Should You Take Early Retirement? How to Decide
Do you have a date for retirement set in your mind? Most people plan for years in anticipation of their last day of work. But what if your boss unexpectedly offered you a buyout to retire earlier than you planned?
At first glance, the thought of getting a lump sum not to go to work may seem appealing. But as Angela DiCastri, director of retirement markets at Northwestern Mutual suggests, “Before you accept an early retirement package, you first should carefully consider how retiring early may impact your finances now and in the future.”
DiCastri suggests you start by taking a hard look at your company and its financial strength. “Many employers offer early retirement packages as a first step toward reducing headcount and cutting compensation costs; often, the next step is job cuts. If you think your company is headed in that direction, an early retirement package may be the best deal you’re going to get. However, if your company is relatively stable and your job isn’t in jeopardy, having extra time to save for retirement can be an advantage.”
Assuming you’re inclined to take the offer to retire early, take a close look at the details of your package. At a minimum, DiCastri suggests that you consider the following:
1. How is the package structured? Most employers provide some amount of severance, which is money and benefits paid to an employee when that person leaves a company. “Make sure you understand what you’re getting and whether you have payout options,” says DiCastri. “Taking your severance as a lump sum can give you maximum flexibility to use or invest that money any way you choose, but it can also increase your taxable income in the year you receive the money. In contrast, taking your severance in a series of payments may not give you as much flexibility; however, the certainty of receiving regular payments can make budgeting easier and allow you to spread out your tax bill over time.”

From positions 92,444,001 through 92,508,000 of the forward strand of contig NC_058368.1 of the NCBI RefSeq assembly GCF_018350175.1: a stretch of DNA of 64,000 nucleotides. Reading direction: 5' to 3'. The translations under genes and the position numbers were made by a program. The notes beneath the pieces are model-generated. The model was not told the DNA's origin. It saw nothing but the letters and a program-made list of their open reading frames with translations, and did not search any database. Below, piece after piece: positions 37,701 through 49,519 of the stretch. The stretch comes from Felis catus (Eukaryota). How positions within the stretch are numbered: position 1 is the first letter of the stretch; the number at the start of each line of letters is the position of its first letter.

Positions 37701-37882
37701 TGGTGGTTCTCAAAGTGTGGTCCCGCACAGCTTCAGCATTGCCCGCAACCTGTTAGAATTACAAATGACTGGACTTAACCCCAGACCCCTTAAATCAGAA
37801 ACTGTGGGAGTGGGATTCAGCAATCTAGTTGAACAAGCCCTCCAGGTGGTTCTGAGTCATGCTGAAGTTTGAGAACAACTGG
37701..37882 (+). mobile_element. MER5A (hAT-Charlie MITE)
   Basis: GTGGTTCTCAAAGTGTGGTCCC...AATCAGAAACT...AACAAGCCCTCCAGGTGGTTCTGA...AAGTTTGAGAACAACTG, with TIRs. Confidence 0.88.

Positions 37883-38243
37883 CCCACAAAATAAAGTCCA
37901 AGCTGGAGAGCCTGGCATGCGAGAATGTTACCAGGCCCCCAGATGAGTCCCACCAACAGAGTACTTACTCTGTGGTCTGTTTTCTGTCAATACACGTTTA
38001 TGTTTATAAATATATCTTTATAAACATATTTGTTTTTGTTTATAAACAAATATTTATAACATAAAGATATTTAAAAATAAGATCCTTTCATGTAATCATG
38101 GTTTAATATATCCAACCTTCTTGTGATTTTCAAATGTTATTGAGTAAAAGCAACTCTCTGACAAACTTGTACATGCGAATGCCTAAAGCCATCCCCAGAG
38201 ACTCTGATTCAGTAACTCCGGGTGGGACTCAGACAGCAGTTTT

2. Does the offer include health insurance? Your package may include the ability to continue your employer-sponsored health insurance for a period of time. “If it doesn’t, you’ll need to explore getting health insurance at least until you reach age 65 and Medicare begins,” says DiCastri. “Be prepared for it to be expensive: Depending on the type of coverage you select, your premiums alone could eat up all or a significant chunk of the severance you’ll receive.”
3. How will early retirement impact your pension? If you have a pension plan at work, retiring early may significantly reduce the benefits you’re entitled to receive. To boost your benefits, see if your employer will bridge you to normal retirement age by giving you extra credit for years of service. “Also, if you have a choice of taking your pension benefits as a lump sum or annuity, be sure to do a thorough analysis before you decide. In many cases, the annuity turns out to be the better choice,” says DiCastri.
4. Will you be eligible for unemployment? Generally, if you quit your job voluntarily, you won’t be eligible for unemployment benefits. On the other hand, if you’re willing to work but your employer lays you off for economic reasons, you should qualify for unemployment. Be sure you understand clearly how your decision to accept early retirement will impact your ability to claim benefits.
5. Can you postpone the offer? One way to sweeten your early retirement offer is to ask if it can take effect at a later date. “Working an additional six months or a year will give you more time to figure out your finances and a chance to sock away as much as possible for retirement,” says DiCastri. “It will also boost any pension benefits you may have and give you time to find another job if you want or need to keep working.”
While most people don’t like the idea of losing their job, a generous buyout might be a great opportunity for you to transition to a new phase of your life. Still, it can be difficult to know whether retiring early is the right decision. That’s why DiCastri believes a financial professional can make a difference.
“A financial professional can help you evaluate an early retirement package; discuss your options, including how you can use Social Security rules to get the highest benefit possible; and stress-test your plan to ensure your savings will last as long as you need them to.”
As companies continue to look for ways to boost profits and sharpen their competitive edge, early retirement packages are here to stay. For this reason, it makes sense to consider what you might do if this situation were to present itself. That way you’ll have a head start when it comes to deciding whether early retirement is the right move for you.